For immediate release
Toronto - The Ontario Human Rights Commission (OHRC) today released its 2013-2014 Annual Report.
Commenting on her final report before stepping down as OHRC Chief Commissioner this November, Barbara Hall said, “Our annual report provides a snapshot of the Commission’s efforts over the last 12 months to create real change and advance human rights in Ontario, with the help of partners across the province.”
“Even more than half a century after Ontario’s Human Rights Code was enacted, there is much hard work ahead to meet its high standards. I know the OHRC will work to meet the challenge of making paper rights into real lived rights,” Ms. Hall stated.
Key highlights of the report include:
- Releasing an updated Policy on preventing discrimination based on gender identity and gender expression in April 2014 to address the new Ontario Human Rights Code grounds, significant legal decisions, policy changes and other developments.
- Releasing a new Policy on removing the “Canadian experience” barrier in July 2013 to guide employers and regulatory bodies on avoiding discrimination when hiring newcomers and others with limited job experience in Canada.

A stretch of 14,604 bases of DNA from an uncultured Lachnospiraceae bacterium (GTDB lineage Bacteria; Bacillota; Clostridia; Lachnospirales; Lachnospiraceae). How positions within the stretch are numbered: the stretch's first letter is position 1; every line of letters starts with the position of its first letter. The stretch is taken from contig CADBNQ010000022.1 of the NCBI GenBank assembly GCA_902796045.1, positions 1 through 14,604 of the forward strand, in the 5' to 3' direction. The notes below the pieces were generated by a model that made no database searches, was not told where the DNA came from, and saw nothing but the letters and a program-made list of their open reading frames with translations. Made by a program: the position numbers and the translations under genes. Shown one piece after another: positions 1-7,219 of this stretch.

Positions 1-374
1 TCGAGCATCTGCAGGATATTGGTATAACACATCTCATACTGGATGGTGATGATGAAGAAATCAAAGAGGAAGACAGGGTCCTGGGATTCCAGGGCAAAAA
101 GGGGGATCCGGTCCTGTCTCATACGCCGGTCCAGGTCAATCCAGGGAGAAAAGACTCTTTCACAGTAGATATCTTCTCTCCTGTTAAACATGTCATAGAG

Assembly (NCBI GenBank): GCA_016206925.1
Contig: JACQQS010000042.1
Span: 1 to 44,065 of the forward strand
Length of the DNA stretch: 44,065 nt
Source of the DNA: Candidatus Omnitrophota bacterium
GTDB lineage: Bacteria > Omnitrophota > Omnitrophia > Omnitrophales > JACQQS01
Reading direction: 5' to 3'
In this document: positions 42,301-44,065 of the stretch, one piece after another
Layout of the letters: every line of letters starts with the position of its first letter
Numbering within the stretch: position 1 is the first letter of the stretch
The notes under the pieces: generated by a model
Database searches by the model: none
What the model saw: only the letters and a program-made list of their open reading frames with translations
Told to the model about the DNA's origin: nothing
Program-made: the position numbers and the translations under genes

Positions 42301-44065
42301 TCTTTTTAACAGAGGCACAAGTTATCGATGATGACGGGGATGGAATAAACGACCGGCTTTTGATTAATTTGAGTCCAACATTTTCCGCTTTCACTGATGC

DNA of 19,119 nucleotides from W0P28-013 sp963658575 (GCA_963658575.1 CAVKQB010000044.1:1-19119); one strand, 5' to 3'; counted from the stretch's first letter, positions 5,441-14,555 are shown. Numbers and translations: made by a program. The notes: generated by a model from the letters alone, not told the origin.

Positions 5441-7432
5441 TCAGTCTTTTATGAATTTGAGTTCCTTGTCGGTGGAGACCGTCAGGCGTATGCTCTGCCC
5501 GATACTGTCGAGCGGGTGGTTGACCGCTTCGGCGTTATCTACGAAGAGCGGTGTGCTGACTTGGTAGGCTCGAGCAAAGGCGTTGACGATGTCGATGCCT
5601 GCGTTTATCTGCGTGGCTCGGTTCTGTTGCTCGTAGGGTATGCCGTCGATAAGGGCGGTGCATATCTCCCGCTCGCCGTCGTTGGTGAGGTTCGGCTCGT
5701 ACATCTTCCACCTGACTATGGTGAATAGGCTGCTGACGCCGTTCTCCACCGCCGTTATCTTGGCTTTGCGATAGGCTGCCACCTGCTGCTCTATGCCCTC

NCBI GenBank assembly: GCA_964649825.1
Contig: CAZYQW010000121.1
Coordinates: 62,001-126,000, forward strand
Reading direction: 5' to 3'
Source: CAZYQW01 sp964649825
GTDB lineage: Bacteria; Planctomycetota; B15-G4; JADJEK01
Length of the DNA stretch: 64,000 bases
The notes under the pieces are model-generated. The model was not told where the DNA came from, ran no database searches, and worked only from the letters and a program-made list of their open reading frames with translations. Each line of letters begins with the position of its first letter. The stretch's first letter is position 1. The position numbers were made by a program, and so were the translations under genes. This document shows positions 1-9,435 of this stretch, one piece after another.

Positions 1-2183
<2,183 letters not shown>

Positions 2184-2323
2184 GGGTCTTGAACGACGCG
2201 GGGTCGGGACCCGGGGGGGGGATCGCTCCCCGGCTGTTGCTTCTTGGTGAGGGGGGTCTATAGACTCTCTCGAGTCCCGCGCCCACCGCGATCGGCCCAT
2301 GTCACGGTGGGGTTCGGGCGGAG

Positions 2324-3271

- Working to help Ontario’s correctional system be more responsive to the needs of inmates with mental health issues. The OHRC intervened in the case involving a woman with mental illness, addictions and cancer, and as a result of a landmark settlement in September 2013, the Ministry of Community Safety and Correctional Services is reviewing how to best serve women inmates with mental health issues, put in place mental health screening for all inmates, ensure people who need treatment plans and mental health services have access to them, and train front-line staff and managers on mental health issues and human rights obligations.
- Increasing public education efforts – the OHRC published a new edition of Teaching human rights in Ontario for use in schools across the province, updated its Human Rights 101 eLearning module in nine languages other than English and French, published a new plain-language introduction to Ontario’s Human Rights Code, and continued to expand its social media audience.
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Senior Communications Officer
Ontario Human Rights Commission